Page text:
Not a whole lot of glass here, but it’s a nice, centrally located restaurant with a fused glass mural in front. Lani (again) tells me it’s by Liz Mapelli of ceiling tile fame. If you can get the chef to cooperate, try the steamed vegetables vinaigrette (it’s not on the menu) that tastes far more wonderful than it sounds.
921 SW 6th Ave
Kiln-cast glass bar, fireplace elements by Neidhardt, Inc. Hmmm. Generally I head straight for any glass art within a 1 mile radius and I’ve been in the Hilton a lot, haven’t seen this. Will have to go back and look.
Museums and Galleries
Not your average fused glass platter establishment by a longshot, this place specializes in pushing the glass envelope (not surprising, since it’s owned by Bullseye). Always interesting, sometimes exquisite glass, definitely worth a look.
The famous Marty Kremer says “Butters Gallery has glass sometimes,” which is a bit of an understatement. They list glass by Debora Moore and Janis Miltenberger, two of my current favorite glass artists, in their inventory, which is enough for me.
Just down the street from the Benson, this gallery fits into what I’d call a “shotgun” space, for those of you familiar with Louisiana architecture, and offers a wide variety of functional and non-functional glass art.
Museum of Contemporary Craft
This one reopened in the Summer of 2007 and as far as I’m concerned is still on its shakedown cruise. However, their gift shop can be a religious experience, with some extremely talented glass artists (and even more talented ceramicists and metalworkers). Definitely put this one on your list.
Portland Art Museum
Portland’s art museum is very respectable for a town of this size, although I’m always disappointed that it doesn’t have more glass. What it does have, though, is impressive: The William Morris wall, AKA “Artifact Panel.” This collection of hundreds of blown glass artifacts is well-hidden, but spans three stories. To find it, head back toward the Native American exhibit, walk through the doorway and look up, to your right, into the atrium. Take the elevator opposite up each floor for a different view. You’ll also find more glass in the contemporary exhibit upstairs.
The Real Mother Goose
Real Mother Goose specializes in contemporary crafts, and has wonderful examples of glass alongside ceramics, textiles, wood, jewelry and other stuff. I discovered them at the Portland Airport, where I learned to pick return flights arriving before RMG closed so that I wouldn’t have to drag my purchases to wherever I was going. Took me two years to get to the downtown store, which is almost too much of a good thing. I actually prefer the “less is more” presentation at the airport.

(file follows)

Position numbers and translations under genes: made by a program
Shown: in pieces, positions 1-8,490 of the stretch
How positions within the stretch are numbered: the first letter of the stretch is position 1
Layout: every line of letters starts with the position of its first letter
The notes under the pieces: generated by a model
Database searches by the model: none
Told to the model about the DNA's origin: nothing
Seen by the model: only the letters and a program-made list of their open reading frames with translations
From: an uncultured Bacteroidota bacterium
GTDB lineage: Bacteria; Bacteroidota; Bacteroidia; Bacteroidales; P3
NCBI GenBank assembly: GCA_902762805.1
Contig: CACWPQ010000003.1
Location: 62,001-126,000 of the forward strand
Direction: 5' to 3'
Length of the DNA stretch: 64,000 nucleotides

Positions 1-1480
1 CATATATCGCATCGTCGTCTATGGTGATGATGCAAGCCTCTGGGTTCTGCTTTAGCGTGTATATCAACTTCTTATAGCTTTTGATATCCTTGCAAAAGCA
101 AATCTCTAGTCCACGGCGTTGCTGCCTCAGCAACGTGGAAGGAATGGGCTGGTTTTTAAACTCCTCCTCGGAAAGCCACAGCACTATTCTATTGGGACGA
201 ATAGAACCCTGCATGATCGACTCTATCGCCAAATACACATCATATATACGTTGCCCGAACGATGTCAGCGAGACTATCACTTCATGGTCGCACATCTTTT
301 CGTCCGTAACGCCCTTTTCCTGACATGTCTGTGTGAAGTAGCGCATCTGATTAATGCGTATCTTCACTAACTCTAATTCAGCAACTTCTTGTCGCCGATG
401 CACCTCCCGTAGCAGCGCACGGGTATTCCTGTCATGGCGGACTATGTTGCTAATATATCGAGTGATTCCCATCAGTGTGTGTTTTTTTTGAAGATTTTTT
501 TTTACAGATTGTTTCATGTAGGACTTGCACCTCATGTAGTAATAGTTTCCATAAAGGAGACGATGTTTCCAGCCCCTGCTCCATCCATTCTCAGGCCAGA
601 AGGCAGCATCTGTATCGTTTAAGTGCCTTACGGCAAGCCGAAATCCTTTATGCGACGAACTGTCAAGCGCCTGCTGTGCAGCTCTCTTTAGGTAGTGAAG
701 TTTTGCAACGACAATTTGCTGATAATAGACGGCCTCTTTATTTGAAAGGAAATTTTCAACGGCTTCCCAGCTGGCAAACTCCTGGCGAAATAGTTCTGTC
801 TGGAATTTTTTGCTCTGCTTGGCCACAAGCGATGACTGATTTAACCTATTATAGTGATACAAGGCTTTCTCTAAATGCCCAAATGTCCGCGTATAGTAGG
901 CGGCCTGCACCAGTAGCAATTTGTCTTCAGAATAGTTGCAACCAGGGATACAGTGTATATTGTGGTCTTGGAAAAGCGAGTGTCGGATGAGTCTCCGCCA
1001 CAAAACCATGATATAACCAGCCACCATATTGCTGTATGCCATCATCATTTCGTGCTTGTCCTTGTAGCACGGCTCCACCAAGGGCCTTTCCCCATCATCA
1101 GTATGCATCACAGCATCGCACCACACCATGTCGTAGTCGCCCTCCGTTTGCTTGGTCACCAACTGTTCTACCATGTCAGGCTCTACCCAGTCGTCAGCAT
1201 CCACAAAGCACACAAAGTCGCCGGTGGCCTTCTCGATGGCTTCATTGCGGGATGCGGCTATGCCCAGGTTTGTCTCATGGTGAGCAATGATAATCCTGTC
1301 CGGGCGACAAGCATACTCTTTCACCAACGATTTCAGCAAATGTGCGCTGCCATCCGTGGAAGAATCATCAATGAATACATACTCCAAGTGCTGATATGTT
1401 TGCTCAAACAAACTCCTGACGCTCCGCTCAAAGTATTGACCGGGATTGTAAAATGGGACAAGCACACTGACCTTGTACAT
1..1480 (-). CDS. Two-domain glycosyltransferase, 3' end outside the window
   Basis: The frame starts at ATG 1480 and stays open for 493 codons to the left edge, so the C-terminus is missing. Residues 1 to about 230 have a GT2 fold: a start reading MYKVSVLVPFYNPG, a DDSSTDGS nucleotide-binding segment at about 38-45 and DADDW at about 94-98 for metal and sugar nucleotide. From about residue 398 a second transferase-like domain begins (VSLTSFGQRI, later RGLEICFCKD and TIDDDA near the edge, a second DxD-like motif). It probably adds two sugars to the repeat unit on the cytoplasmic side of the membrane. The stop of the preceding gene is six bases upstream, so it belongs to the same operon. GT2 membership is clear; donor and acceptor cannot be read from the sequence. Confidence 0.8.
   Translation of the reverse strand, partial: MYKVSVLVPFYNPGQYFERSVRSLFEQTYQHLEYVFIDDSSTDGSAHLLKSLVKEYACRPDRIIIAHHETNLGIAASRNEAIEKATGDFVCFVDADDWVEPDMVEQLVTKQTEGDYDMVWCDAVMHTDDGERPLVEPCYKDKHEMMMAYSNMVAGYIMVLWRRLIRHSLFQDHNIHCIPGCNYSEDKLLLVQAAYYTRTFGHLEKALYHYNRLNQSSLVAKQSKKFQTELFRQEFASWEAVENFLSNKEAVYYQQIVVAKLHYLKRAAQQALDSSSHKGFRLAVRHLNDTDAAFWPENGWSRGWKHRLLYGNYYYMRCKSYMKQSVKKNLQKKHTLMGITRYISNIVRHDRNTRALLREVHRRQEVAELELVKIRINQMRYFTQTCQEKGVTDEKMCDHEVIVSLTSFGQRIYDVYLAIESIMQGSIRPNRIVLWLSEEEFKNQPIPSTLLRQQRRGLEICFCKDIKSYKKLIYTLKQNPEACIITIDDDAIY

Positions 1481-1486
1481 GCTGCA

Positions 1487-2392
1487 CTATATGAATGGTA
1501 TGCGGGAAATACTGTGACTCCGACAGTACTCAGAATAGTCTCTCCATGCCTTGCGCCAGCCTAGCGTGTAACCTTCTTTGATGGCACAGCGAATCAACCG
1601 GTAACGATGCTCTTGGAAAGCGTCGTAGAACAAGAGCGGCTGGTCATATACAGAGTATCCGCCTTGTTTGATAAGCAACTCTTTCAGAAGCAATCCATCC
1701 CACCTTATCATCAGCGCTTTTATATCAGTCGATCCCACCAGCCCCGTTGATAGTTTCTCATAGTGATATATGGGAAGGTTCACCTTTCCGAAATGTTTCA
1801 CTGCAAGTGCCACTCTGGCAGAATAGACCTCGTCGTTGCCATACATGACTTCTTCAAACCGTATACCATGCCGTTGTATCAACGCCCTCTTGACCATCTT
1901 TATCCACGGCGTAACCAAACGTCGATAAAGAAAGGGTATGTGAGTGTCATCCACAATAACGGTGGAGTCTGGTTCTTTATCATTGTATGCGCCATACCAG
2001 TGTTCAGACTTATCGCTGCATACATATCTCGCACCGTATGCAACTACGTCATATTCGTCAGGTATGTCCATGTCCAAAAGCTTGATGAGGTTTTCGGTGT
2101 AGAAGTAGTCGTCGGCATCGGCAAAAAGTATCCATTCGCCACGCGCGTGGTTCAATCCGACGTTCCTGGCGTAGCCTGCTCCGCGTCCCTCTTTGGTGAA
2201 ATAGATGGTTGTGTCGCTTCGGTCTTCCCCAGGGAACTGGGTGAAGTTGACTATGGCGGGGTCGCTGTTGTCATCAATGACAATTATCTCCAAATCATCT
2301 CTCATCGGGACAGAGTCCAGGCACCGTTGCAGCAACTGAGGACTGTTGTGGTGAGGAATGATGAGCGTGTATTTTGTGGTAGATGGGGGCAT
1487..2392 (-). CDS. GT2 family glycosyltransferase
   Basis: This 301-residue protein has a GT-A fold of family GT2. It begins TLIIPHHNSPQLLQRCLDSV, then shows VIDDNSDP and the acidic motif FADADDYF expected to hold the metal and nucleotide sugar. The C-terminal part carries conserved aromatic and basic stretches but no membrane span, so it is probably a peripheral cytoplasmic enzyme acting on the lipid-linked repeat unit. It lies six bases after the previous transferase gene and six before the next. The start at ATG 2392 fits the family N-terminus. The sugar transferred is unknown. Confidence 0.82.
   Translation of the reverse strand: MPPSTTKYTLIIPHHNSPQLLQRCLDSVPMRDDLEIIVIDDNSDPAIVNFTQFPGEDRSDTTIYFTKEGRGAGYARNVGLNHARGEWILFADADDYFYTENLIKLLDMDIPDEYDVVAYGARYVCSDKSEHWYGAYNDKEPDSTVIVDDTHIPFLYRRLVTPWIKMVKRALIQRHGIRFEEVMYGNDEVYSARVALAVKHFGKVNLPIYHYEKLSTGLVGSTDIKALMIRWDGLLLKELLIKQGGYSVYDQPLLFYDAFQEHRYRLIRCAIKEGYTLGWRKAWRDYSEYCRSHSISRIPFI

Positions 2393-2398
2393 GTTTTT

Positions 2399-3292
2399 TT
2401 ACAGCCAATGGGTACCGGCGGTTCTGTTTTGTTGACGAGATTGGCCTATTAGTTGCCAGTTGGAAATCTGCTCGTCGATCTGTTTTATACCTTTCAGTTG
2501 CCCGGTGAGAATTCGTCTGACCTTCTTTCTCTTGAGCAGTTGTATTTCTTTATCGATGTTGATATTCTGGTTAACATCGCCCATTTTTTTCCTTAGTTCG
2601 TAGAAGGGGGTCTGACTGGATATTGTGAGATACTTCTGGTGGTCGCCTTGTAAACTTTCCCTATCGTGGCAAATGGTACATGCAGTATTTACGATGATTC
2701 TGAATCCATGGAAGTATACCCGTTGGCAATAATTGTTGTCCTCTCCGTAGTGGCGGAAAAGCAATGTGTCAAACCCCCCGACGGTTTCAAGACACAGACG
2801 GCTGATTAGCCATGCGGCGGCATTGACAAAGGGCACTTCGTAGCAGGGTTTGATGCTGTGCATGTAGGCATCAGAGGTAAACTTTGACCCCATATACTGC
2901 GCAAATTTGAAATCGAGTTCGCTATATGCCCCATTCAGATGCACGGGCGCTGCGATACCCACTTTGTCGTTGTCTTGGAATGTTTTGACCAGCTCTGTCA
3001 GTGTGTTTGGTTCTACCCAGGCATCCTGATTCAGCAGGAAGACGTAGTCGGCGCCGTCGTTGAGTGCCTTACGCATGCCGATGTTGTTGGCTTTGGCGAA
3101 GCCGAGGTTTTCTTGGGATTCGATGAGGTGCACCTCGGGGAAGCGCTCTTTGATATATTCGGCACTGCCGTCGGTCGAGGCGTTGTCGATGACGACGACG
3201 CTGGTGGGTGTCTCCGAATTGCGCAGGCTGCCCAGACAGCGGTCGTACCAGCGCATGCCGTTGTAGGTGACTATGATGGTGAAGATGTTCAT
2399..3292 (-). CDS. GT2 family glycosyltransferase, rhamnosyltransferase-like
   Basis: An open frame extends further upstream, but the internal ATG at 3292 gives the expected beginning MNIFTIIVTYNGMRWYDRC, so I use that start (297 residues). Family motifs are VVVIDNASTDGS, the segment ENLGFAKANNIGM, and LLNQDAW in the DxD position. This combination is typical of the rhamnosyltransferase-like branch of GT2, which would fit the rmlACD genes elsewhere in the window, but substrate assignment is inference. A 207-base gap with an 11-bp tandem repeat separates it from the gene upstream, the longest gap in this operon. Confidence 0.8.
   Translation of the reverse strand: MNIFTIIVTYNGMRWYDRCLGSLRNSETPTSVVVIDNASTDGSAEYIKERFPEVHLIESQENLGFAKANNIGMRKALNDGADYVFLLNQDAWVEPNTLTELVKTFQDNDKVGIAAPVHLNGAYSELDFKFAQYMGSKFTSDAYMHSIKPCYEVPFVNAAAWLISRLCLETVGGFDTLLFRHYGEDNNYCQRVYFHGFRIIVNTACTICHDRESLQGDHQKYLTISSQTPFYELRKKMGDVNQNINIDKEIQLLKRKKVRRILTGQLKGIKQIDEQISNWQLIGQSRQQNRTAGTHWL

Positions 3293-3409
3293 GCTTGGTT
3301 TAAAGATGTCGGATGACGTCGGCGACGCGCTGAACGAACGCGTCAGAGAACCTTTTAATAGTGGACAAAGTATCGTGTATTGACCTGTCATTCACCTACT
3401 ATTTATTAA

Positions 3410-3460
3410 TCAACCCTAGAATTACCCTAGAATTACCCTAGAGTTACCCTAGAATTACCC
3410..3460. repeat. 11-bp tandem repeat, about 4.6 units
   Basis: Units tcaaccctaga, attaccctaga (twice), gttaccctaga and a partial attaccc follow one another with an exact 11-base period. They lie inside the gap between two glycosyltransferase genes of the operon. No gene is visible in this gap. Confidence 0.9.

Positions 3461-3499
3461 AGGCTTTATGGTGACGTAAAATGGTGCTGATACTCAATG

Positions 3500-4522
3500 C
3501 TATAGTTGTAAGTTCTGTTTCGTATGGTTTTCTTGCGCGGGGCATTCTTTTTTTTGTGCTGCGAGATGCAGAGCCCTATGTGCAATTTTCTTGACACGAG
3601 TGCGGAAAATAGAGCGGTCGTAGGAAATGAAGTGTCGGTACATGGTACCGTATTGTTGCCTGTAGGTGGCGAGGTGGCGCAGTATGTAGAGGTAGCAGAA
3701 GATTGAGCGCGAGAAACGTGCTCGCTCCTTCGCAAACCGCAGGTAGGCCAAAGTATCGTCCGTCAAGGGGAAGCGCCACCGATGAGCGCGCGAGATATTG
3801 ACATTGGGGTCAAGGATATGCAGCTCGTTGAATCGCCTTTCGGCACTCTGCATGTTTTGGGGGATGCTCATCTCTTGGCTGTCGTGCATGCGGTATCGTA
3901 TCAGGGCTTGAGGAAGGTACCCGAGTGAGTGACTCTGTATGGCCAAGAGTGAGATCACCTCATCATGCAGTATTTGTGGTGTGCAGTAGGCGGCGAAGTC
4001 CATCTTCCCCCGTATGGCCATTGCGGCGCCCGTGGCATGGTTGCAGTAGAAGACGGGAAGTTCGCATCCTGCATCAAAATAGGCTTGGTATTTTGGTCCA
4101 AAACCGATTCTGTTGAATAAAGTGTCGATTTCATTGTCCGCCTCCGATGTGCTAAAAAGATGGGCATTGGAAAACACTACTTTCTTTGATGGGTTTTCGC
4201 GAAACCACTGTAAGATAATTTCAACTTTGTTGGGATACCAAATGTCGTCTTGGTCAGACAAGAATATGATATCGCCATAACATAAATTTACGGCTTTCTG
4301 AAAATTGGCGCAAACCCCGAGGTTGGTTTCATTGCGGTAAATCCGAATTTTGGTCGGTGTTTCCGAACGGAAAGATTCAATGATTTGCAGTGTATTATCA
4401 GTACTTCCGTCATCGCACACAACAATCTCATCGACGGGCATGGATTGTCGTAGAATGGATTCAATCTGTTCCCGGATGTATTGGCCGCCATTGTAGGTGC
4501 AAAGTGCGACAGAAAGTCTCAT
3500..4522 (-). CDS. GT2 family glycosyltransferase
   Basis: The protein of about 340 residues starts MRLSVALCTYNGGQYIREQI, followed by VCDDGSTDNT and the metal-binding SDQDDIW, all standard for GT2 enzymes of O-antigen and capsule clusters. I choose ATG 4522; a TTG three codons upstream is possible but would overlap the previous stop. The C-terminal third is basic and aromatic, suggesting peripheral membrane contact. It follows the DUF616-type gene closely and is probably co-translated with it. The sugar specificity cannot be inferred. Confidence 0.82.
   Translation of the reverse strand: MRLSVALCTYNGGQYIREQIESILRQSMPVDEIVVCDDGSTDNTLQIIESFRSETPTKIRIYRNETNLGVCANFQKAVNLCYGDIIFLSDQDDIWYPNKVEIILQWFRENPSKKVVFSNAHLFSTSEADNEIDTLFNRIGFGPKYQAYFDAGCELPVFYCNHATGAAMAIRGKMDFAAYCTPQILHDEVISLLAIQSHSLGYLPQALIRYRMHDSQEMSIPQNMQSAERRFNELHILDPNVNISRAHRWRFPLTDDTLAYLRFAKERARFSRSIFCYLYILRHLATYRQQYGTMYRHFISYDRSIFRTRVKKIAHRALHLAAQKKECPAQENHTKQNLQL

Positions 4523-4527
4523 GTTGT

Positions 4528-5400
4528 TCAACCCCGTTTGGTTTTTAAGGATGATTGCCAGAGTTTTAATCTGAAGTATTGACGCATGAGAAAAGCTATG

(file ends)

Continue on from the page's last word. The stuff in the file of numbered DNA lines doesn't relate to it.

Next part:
Glassmaker shopping & tours
Bullseye offers tours of its factory, one of the few US colored glass manufacturers that still does a significant portion of its wares by hand. One of my houseguests still raves (three years later) about the well-muscled guy racing from furnace to table with ladlesfull of molten glass, although I suspect that she wasn’t all that interested in Deep Cobalt Blue. The tour is free; call in advance to schedule a tour. (And no, they don’t allow pictures or pass out free samples of glass. Drat.)
Bullseye Resource Center
Turning a kilnformer loose in the Bullseye RC is akin to giving third graders the key to a candy store. There’s a full selection of BE products and accessories, including glass, molds, kilns, tools, books and publications. There’s also a tremendous amount of inspiration upstairs in the gallery, and generally some kind of class or activity going on in the lab and teaching facilities. The real reason to go, however, is downstairs: the “seconds” glass, AKA “furious” glass. Great bargains.
You may not find a full selection of every type of glass, but you will find Spectrum 96, Bullseye and Uroboros 90 and 96 side-by-side here, along with a nice assortment of lampworking glasses and other kilnforming supplies. Cline’s real heart is stained glass work, but they’re worth a kilnformer’s visit (especially if they’re having a sale on kilns).
OK, it’s primarily for ceramics, not glass, but there’s a lot of overlap there, particularly for casters. And Georgies does carry glass kilns and a modest selection of frits and stringer. Glorious selection of clays and sculpting tools, as well as an extensive selection of slipware, which is pretty easy to turn into slumping molds.
This is a borosilicate glassmaker, don’t think they give tours but they do offer classes.
These folks make Borocolor, a variety of borosilicate glass for torchworkers. I have no idea if they give tours of the factory–would be interesting to see boro rod made. Since I’ve not done much with boro (mostly because I need yet another bunch of glassmaking tools and supplies like I need an IRS audit), I don’t know much about these guys–a colleague told me the founder is about to start another glass business in the city somewhere, so I’ll investigate. But it *is* intriguing to have them so nearby.